HDR hardman resources limited

AFR Article Today - WPL Takeover

  1. 145 Posts.

    WPL bid for HDR a "no brainer" ...

    Woodside's worrying ambition
    Sep 30
    Brett Clegg

    John Akehurst has not had a good week. The popular Woodside Petroleum managing director once again faces his relationship with major shareholder and past antagonist Royal Dutch/Shell being put back under the media microscope.

    On Friday, Woodside stock tumbled through $12 to its lowest level for two years.

    This was despite the beating of US war drums towards Iraq, which sent oil prices to more than $US30 a barrel, a fact that should benefit its share price.

    Akehurst's ambitions to grow outside Australia, specifically through acquiring Denver-based Westport Resources Corporation - a tightly held listed E&P player with exposure to the Gulf of Mexico - has created ripples of uncertainty in the marketplace.

    This is not just because there is a legitimate fear that his company will have to raise new funds to finance a purchase.

    Woodside's credentials outside of its home of the North-West Shelf remain the subject of dispute. Certainly the Shell camp does not seem to have complete faith in the Woodside team and frets it will overpay.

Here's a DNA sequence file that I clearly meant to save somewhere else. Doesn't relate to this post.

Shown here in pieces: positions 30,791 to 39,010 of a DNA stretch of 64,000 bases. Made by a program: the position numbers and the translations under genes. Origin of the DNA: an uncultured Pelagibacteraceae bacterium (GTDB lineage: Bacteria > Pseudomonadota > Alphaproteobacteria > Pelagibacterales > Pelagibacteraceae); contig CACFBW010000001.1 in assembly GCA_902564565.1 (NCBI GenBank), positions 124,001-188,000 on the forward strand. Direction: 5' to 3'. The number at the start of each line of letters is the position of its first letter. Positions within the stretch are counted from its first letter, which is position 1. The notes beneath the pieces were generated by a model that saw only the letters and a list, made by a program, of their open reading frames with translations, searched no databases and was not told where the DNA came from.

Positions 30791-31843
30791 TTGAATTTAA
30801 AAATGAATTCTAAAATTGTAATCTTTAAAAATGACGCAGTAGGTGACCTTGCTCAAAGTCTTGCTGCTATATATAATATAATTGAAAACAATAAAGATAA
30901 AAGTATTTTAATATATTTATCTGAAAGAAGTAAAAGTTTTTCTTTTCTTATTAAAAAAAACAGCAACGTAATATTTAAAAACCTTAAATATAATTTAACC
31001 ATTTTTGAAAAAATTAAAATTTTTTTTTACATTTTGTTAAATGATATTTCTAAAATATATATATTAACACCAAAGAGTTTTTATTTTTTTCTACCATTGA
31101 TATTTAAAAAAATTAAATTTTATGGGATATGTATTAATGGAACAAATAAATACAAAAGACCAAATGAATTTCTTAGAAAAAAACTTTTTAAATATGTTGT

And its view matters.

    With 34 per cent of Woodside, Shell can block any acquisition.

    Even if it did not, without its imprimatur, it remains doubtful that investors would stump up the cash to support Westport, or any other such foreign asset portfolio that Akehurst can get his eager hands on.

    Already he has publicly lost one competitive asset sale process this year, when Petro Canada beat Woodside to the $US2 billion ($3.68 billion) spoils of BP's Veba Oil and Gas.

    The threat that Shell - having been blocked on two occasions from taking control of equity and operation of Australia's largest natural resource project - may just walk away from the Woodside register adds a greater level of intrigue.

    With its shares having slumped $1.24, or 9.2 per cent, in the past fortnight, Woodside is saying privately that any chance of Westport occurring in the near future is on ice. Reports in The Australian Financial Review of the negotiations have blown a hole in the economics of any acquisition.

    Although Westport is a listed company, only 17.4 million of its 52 million issued shares are freely traded. This is because three founding private companies control close to two-thirds of its equity base.

    This week, however, a deal involving Woodside should happen. But it will be on a far smaller scale than Westport.

    Woodside's equity partner in the Mauritania Salt Basin province off the north-west coast of Africa, Hardman Resources, plans to issue up to $30 million in fresh equity through merchant bank Macquarie Equities.

    Woodside already owns 9.92 per cent of Hardman.

    The raising is its junior partner's way of provoking a full takeover offer rather than allowing Woodside to hold off for another couple of months to receive more comprehensive drilling results.